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1 March 2004 Fitness Consequences of Herbivory: Impacts on Asexual Reproduction of Tropical Rain Forest Understory Plants
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Abstract

Although herbivory can affect plant fitness, few studies have investigated the effects of herbivory on the fitness of plants that reproduce vegetatively via fragmentation. Plants that reproduce in this manner are common in tropical wet forest understories, where they are subject to damage from falling branches and other debris. For these species, the ability to reproduce via fragmentation may be affected by the extent of herbivory. In this study, we determined the effects of natural and artificial herbivory on plant fragments. The leaves of four tropical understory plant species were either damaged artificially or chosen based on the extent of existing damage. Effects of real and artificial herbivory ranged from strong to no effects depending on the plant species and biotic conditions. Insect-damaged fragments showed stronger effects than artificially damaged fragments. Herbivory may be an important predictor of mortality in reproductive fragments of understory plants.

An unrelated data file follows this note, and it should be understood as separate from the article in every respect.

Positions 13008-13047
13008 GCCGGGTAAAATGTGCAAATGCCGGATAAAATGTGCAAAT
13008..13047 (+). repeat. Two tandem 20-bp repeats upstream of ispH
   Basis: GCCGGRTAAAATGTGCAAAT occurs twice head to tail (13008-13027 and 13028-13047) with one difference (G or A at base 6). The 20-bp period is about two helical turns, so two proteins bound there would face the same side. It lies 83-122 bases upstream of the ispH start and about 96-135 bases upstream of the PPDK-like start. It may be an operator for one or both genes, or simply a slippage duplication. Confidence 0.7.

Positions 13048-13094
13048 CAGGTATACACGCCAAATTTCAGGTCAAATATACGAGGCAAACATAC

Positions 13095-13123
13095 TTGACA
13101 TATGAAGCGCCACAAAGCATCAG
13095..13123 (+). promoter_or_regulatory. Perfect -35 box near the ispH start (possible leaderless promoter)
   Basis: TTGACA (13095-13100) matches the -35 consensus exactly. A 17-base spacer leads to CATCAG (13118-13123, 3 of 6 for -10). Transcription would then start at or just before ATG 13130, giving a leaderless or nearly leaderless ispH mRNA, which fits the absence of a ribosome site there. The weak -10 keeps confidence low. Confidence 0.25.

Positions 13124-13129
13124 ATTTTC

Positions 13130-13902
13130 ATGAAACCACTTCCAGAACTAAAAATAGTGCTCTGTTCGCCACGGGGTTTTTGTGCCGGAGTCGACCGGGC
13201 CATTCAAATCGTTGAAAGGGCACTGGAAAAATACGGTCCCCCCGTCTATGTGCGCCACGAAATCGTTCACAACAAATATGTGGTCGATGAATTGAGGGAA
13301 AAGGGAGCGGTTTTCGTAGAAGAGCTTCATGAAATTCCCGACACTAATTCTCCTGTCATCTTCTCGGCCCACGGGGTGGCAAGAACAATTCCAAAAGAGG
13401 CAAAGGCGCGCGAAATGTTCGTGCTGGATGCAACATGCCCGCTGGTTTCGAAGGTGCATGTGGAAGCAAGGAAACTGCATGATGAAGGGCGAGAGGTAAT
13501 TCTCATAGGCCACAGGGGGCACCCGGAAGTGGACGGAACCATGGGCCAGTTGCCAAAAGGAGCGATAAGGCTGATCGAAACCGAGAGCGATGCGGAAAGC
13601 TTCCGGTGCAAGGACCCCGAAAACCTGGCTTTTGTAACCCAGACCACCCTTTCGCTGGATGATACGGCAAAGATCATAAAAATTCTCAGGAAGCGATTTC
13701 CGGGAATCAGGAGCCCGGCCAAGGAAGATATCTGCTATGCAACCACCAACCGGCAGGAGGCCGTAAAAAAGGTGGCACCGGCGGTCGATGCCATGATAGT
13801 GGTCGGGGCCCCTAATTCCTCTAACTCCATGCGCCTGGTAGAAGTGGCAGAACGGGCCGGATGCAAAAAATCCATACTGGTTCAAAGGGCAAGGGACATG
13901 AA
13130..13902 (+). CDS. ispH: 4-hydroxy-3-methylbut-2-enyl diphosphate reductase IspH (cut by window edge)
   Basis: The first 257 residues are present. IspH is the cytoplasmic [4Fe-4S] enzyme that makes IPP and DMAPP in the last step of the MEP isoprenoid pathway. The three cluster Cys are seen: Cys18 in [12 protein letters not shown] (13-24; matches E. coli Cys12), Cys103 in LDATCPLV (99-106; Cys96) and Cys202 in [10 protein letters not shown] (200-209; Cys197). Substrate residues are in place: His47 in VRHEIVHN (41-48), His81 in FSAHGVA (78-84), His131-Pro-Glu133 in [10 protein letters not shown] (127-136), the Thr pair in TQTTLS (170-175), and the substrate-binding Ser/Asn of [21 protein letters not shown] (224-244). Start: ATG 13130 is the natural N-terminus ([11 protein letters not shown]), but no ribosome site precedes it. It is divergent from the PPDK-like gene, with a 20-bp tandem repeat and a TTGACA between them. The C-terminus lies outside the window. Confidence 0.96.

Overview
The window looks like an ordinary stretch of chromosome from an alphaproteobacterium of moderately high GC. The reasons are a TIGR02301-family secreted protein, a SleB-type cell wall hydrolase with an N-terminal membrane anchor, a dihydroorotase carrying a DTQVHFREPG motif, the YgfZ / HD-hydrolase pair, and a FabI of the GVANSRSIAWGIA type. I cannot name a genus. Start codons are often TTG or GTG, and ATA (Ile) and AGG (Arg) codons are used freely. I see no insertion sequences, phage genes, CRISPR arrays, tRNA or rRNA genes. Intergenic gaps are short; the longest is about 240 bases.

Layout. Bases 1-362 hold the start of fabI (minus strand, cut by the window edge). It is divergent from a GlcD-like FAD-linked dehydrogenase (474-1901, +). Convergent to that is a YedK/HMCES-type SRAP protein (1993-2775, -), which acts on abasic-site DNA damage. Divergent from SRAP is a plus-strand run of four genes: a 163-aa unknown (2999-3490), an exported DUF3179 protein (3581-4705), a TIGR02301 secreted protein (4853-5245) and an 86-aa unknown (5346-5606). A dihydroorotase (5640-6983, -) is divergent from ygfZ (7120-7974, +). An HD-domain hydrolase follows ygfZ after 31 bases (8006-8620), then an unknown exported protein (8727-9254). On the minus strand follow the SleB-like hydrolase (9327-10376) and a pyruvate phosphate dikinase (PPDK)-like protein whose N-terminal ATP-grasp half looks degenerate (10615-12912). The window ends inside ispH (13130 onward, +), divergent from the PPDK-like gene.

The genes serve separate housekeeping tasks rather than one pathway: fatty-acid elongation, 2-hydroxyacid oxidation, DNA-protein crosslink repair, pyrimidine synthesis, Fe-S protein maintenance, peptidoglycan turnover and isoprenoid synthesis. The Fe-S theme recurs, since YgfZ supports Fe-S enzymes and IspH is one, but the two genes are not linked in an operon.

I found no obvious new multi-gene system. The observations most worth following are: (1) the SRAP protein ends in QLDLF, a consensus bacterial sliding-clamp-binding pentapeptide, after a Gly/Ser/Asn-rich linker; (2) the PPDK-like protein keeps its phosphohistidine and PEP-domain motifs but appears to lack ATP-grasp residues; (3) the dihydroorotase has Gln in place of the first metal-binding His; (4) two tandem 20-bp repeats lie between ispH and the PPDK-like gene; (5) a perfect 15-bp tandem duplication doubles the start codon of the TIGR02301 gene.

Lee A. Dyer, Grant Gentry, and Mark A. Tobler "Fitness Consequences of Herbivory: Impacts on Asexual Reproduction of Tropical Rain Forest Understory Plants," BIOTROPICA 36(1), (1 March 2004). https://doi.org/10.1646/02134
Published: 1 March 2004
JOURNAL ARTICLE
6 PAGES

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